Poppy yields the final secret to making morphine | Science News

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Poppy yields the final secret to making morphine

Determining the last unknown step in the opiate chemical pathway came down to a single gene

poppy

Morphine production has long been restricted to the slow pace of plants. Now, scientists have identified the enzymes that perform a previously unknown step in the chemical pathway, which will allow yeast to make morphine. 

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The final puzzle piece in the chemical pathway that makes morphine has been identified, scientists report June 25 in Science. The work fills in the center piece in the path — the protein converting the compound (S)-reticuline to (R)-reticuline.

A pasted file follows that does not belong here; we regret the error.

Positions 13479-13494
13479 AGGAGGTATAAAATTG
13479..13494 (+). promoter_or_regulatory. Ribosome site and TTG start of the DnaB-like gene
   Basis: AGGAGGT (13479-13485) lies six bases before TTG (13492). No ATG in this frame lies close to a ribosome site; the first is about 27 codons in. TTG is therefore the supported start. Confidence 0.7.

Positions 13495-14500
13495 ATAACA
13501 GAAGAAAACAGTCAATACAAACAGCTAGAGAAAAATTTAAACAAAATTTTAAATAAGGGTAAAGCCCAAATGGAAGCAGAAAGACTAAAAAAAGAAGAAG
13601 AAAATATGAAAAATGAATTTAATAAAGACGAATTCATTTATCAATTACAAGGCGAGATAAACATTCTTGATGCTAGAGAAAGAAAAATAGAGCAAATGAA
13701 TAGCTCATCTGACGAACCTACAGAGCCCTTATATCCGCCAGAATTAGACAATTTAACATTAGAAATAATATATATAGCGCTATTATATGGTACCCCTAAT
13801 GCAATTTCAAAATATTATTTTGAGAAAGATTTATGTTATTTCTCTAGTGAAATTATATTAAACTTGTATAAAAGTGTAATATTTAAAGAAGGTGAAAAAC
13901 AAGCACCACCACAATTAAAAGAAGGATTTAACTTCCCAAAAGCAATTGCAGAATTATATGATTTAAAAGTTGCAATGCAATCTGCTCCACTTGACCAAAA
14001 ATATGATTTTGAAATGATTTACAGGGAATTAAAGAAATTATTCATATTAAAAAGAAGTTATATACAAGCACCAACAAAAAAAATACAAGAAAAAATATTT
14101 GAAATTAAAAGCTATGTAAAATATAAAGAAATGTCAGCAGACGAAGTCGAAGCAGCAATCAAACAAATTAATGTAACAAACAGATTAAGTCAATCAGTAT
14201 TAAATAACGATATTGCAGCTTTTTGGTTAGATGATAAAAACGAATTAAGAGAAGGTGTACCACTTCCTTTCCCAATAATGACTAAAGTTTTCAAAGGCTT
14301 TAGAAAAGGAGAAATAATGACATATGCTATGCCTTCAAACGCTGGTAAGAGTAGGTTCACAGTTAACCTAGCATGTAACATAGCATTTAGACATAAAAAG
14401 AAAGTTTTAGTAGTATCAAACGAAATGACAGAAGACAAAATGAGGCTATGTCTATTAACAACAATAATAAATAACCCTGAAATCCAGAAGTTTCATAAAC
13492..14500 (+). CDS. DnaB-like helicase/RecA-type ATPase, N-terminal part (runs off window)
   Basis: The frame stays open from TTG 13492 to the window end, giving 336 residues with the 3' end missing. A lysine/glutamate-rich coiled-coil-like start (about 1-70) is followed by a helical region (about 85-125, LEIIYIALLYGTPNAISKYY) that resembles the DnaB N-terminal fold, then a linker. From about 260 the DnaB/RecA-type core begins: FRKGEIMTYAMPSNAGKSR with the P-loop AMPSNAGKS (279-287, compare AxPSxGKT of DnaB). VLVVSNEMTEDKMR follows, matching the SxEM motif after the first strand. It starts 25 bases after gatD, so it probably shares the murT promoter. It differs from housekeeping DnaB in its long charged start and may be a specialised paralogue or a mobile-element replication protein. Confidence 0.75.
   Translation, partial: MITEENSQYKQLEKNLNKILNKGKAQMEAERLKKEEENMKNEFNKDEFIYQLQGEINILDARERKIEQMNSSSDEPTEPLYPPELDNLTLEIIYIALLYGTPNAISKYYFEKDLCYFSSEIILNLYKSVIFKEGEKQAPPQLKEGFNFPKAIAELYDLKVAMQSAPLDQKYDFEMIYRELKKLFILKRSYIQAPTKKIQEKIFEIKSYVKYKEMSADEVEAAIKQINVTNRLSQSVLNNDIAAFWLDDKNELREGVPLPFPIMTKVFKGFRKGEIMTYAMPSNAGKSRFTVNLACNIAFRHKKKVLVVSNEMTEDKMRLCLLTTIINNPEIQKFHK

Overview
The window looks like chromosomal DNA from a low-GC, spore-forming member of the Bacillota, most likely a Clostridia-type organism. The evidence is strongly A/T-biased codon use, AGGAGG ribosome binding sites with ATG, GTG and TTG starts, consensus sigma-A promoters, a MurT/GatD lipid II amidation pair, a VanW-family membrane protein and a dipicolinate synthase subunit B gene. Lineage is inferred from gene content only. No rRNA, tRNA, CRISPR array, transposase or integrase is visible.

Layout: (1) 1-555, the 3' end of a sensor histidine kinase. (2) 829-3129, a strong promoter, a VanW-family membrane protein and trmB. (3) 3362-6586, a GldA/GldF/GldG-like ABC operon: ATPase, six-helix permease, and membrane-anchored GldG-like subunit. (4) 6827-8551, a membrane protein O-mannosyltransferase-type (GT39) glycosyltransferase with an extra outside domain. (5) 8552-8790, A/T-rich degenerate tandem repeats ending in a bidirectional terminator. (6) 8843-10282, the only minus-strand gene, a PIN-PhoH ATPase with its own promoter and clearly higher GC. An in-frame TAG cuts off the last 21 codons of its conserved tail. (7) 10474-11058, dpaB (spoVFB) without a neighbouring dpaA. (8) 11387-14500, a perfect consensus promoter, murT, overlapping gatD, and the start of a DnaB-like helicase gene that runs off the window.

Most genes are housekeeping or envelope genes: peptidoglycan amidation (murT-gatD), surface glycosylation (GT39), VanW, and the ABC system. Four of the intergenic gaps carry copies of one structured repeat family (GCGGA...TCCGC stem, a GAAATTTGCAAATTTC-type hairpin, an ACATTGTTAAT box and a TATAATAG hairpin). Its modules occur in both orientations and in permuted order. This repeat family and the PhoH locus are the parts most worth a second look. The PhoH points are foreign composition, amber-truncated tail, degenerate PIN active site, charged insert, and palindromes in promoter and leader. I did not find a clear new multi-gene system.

By analyzing poppy DNA and confirming its function in yeast, the researchers showed that a single gene produces an enzyme made of two parts, each of which controls a step of the conversion of reticuline.

This protein links the previously known beginning and end steps in the morphine-making pathway. Both the beginning and end steps have already been engineered in separate yeast strains. Putting the three parts of the pathway together will eventually result in yeast that produce morphine.

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